A day in the life of a chemistry professor at Western Washington University.
Story and photos by Jonathan Flynn.
A group of undergraduates gathers around Dr. Jennifer Griffith in the organic chemistry laboratory as she begins to explain how to use the RotoVap, a complex machine reminiscent of something from Frankenstein’s laboratory with its glass coils and network of switches. Today, the students are responsible for separating caffeine from tea through a long series of chemical reactions. Griffith’s responsibility is to make sure they do it right.
Griffith has called Western Washington University home for many years. She began her scientific journey at Everett Community College where she worked towards completing the pre-medicine prerequisite courses. She then transferred to Western and began to pursue a chemistry degree after she realized that she could hardly stand the sight of an open wound. Years later, she is now a lecture instructor and professor of chemistry at Western.
Griffith feels that her high school science experience failed to adequately prepare her for college. But once she enrolled at Western, that all changed.
“I totally remember the exact lab that got me.” She leans back in her chair and laughs. “I had two unknown compounds, a neutral compound and an acid, the two of them mixed together, and I wasn’t given any direction on how to separate them. All that it said was ‘you have to separate these two things, figure it out.’ And that was the first time in my academic career that I was asked to figure something out.”
The struggle Griffith experienced is not uncommon. The most recent Programme for International Student Assessment ranked the United States 24th out of 71 countries in science and 38th in math. In 2017, 47.6 percent of students who took the AP Chemistry test received a 2 or lower. Despite being able to claim that we put the first human on the moon, the U.S. consistently lags in math and science education.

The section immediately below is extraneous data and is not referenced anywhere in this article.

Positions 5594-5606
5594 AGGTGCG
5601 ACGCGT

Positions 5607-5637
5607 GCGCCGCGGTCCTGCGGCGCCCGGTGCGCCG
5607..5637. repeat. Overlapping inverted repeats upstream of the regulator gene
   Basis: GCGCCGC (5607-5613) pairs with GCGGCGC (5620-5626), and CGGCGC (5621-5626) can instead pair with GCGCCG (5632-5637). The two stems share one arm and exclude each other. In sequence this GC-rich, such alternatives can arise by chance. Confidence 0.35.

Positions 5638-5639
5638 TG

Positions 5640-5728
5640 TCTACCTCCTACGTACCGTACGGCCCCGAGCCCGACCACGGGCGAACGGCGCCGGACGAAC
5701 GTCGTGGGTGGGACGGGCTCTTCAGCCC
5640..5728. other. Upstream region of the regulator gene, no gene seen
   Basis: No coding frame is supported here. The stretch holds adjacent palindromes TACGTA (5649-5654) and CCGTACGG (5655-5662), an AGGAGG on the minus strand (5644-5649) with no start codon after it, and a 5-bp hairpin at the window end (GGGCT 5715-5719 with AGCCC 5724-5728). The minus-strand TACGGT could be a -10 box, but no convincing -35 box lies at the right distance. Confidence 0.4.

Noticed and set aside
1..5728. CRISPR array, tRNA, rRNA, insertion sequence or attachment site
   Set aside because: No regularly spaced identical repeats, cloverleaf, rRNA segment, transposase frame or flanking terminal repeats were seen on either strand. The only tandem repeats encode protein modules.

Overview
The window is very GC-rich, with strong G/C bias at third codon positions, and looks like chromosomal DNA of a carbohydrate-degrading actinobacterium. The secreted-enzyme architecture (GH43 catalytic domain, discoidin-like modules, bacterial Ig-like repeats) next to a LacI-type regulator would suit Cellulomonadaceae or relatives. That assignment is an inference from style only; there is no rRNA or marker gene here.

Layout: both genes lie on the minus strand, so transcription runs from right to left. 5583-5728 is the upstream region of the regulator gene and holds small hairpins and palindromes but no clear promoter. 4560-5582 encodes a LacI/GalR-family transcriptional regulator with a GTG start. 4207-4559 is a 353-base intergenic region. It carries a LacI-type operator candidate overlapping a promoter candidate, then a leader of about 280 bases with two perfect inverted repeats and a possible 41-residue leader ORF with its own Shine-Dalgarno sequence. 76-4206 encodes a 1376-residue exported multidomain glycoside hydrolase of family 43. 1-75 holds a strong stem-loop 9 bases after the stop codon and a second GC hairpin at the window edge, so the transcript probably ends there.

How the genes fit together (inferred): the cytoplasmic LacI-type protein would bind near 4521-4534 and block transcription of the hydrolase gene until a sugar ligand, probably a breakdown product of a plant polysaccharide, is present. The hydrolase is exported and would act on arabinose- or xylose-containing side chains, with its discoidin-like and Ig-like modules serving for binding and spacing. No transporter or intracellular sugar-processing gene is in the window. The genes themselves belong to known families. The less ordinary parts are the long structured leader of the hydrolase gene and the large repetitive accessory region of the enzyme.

Griffith thinks that, simply put, we make science and math too scary.
“One of my students even said it best: that chemistry isn’t hard, we just put a lot of scary-sounding words to these things. So if that part was simplified, it probably wouldn’t be too bad. His best example is ‘I’m going to go elute now.’– that means ‘fall out the bottom’. But we have to make it sound scary in chemistry. And that’s really what it is! All these very simple things that we put these big scary words.”
Organic chemistry gets a bad reputation in college. It is credited with being incredibly difficult and is commonly believed to act as a filter that separates successful scientists from everyone else. Griffith believes this presumption may scare students away before they get a chance to succeed.
“I hear a lot of people come into [organic chemistry] hearing how terrible it’s going to be, and I get a lot of feedback that it wasn’t as bad as someone they knew had made it out to be” Griffith said.
Griffith’s lab sessions go against the preconceived notion that a laboratory is a no-nonsense place of intense work and no play. Instead, she drifts from station to station, cracking jokes and talking with students about their lives as she teaches. Music radiates from the back of the lab, creating an apparently relaxed atmosphere that contrasts with the rigid sterility of the students’ lab coats and rubber gloves.
As the reactions proceed, Griffith checks in with every student to assess their understanding of the day’s work. In one instance however, she diverts from formulas and compounds, instead speaking with a student about raising chickens.
“I try and do that when I teach too. I try and chat with my students, give it a personal level, let them know me more personal than just the scary instructor at the front because I know that’s what helped me when I was in these two classes” Griffith said.
Jonathan is an environmental science major at Western Washington University and an aspiring science communicator. He is also the science editor at the Planet Magazine. He intends to be the second journalist to ever go into space.